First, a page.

Some fillers, such as Restylane, Elevess, Perlane, and Juvederm, use hyaluronic acid for striking results that last up to 6 months. All are highly effective on smile lines and other facial wrinkles, although each is formulated differently and suited to unique purposes. For example, Juvederm is especially well-suited to filling out lips, while Perlane contains no animal proteins whatsoever.

Other fillers last much longer than Botox and hyaluronic acid-based fillers. Sculptra lasts for up to two years and works by replacing lost collagen. Artefill, however, lasts longer than most (if not all) other facial fillers. It provides permanent support thanks to special microspheres that are injected along with the collagen and provide a framework for new collagen deposits. The microspheres are not absorbed into the skin, so that they may provide lasting support for a number of years.

Each product has unique benefits that are best suited to different patient needs, desires, and timeframes, so it’s always important to discuss your needs with a qualified plastic surgeon to find the injectable treatment that’s right for you.

New Botulinum Toxin Granted FDA Approval This Week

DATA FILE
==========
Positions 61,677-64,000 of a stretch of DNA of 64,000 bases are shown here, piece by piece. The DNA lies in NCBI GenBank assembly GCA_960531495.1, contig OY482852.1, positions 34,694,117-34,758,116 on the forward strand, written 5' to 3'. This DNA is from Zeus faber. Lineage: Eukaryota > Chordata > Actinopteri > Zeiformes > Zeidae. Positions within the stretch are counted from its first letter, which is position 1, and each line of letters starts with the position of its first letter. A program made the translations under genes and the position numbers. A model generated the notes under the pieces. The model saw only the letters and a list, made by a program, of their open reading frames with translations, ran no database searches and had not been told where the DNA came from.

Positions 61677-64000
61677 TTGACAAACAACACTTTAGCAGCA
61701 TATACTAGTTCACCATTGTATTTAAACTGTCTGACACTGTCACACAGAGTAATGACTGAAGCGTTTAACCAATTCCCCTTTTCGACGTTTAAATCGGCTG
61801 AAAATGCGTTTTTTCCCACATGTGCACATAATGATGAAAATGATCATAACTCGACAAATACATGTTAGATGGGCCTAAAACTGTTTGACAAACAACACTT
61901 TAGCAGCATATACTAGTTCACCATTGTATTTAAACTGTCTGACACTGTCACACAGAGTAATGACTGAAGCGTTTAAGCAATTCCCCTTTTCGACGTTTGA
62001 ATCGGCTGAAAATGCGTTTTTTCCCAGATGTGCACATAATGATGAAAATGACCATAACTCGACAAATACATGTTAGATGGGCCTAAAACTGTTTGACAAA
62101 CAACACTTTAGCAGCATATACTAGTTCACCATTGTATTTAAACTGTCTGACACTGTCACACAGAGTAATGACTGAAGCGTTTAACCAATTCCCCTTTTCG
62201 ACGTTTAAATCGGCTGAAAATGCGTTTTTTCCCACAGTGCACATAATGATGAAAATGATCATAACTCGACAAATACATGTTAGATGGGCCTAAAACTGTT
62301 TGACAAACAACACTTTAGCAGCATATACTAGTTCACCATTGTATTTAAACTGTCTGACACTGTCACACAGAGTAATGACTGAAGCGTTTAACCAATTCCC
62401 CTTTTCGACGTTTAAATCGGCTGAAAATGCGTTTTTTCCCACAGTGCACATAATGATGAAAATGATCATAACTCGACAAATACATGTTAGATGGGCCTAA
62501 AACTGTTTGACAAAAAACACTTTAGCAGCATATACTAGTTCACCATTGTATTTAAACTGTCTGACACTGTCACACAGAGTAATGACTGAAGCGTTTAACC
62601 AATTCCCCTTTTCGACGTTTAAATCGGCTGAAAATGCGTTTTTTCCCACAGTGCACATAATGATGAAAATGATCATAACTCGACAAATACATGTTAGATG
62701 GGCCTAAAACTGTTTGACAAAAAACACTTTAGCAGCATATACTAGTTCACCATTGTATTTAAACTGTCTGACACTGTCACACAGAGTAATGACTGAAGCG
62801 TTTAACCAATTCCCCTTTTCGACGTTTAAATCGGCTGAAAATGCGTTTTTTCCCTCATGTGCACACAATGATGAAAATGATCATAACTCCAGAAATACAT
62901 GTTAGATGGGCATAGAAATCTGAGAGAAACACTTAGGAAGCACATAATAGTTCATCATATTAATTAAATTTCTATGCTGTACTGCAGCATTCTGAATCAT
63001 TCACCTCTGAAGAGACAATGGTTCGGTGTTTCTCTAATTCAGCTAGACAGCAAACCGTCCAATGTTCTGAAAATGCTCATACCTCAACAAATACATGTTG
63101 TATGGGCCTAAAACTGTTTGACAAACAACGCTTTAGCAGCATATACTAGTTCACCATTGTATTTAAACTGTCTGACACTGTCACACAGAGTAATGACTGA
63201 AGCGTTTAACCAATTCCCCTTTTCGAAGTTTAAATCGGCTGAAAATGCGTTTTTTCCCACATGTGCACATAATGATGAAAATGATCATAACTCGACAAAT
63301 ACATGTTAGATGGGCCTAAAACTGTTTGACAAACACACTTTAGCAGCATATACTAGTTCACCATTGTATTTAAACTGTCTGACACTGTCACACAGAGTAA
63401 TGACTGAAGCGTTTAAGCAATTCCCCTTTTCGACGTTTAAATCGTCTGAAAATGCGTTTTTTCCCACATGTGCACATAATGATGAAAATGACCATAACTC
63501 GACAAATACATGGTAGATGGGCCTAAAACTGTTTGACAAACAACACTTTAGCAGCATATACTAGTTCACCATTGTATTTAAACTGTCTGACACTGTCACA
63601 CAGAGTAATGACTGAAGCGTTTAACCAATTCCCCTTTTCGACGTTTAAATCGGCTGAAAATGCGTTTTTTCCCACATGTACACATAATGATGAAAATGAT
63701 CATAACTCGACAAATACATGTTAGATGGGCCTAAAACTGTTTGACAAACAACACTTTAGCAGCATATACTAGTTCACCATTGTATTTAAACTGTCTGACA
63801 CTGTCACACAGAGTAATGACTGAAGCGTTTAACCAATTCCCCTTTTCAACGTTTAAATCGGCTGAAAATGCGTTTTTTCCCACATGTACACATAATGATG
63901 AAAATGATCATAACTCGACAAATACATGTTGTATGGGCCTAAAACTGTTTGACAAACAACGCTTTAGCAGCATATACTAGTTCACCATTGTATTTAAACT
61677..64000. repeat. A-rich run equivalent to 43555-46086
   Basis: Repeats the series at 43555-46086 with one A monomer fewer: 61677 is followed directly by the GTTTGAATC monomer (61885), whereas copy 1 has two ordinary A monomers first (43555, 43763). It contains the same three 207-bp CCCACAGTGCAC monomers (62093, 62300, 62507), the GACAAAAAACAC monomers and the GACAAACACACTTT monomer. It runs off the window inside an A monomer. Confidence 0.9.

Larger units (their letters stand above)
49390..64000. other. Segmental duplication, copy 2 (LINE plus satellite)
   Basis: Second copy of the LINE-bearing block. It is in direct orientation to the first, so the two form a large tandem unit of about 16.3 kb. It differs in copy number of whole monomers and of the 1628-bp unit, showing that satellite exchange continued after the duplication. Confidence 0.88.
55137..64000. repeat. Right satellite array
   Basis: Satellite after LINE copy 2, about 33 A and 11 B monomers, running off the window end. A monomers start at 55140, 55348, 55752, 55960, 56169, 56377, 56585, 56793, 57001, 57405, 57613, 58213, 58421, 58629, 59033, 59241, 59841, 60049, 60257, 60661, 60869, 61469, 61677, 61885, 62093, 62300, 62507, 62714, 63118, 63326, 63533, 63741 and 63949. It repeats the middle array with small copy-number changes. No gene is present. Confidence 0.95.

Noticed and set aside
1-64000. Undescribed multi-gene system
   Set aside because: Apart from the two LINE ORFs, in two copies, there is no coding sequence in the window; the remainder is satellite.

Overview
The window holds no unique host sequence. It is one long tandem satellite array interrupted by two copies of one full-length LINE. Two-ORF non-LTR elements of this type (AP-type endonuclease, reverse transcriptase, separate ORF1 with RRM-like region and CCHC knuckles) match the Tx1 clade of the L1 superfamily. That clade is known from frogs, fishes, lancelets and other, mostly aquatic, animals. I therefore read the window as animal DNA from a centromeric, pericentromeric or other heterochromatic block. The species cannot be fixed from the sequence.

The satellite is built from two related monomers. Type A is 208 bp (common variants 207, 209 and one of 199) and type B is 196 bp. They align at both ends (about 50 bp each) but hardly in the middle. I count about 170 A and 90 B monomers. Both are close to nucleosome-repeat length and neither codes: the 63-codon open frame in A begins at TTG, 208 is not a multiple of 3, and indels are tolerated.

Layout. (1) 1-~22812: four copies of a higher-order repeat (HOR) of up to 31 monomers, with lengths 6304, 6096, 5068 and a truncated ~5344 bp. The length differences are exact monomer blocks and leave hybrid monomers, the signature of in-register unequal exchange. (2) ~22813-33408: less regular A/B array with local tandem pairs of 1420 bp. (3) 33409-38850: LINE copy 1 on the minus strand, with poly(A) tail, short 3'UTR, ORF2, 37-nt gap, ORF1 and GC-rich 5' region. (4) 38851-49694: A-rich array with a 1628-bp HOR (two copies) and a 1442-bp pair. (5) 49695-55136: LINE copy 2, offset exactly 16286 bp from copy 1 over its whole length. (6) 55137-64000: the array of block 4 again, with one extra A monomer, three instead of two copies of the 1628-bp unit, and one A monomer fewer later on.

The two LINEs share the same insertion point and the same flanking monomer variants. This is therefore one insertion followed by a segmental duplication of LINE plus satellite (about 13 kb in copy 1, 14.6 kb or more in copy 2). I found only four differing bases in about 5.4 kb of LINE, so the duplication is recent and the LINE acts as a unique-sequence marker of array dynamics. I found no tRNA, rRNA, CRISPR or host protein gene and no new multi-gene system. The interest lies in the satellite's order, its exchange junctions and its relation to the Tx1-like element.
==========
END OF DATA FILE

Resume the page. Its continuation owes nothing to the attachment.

Tuesday, August 3rd, 2010

Merz Pharmaceuticals announced yesterday that FDA approval was granted for XEOMIN, a drug containing botulinum toxin.  The new drug is indicated for the treatment of cervical dystonia and blepharospasm.  Along with the relatively new Dysport and ubiquitous Botox®, Xeomin is the 3rd product of this kind to receive clearance in the U.S.

Two clinical trials were cited during the approval process, along with studies that compared XEOMIN to Botox®.  According to a study cited in the Journal of Neurological Sciences, [XEOMIN] showed “non-inferiority” to Botox® when used in equivalent doses for the treatment of blepharospasm.

The difference between XEOMIN and its competitors, according to the manufacturer Merz Pharmaceutical, is that “XEOMIN does not require refrigeration prior to reconstitution. “  The company says this could “simplify product distribution and storage, and help ensure product integrity at the time of injection.”

Merz is also acquiring Bioform Medical, a California company that manufactures Radiesse dermal filler.  The German company seems poised to create a significant presence in the U.S. aesthetics market.  When the acquisition of Bioform Medical is complete, the company will be rebranded “Merz Aesthetics.”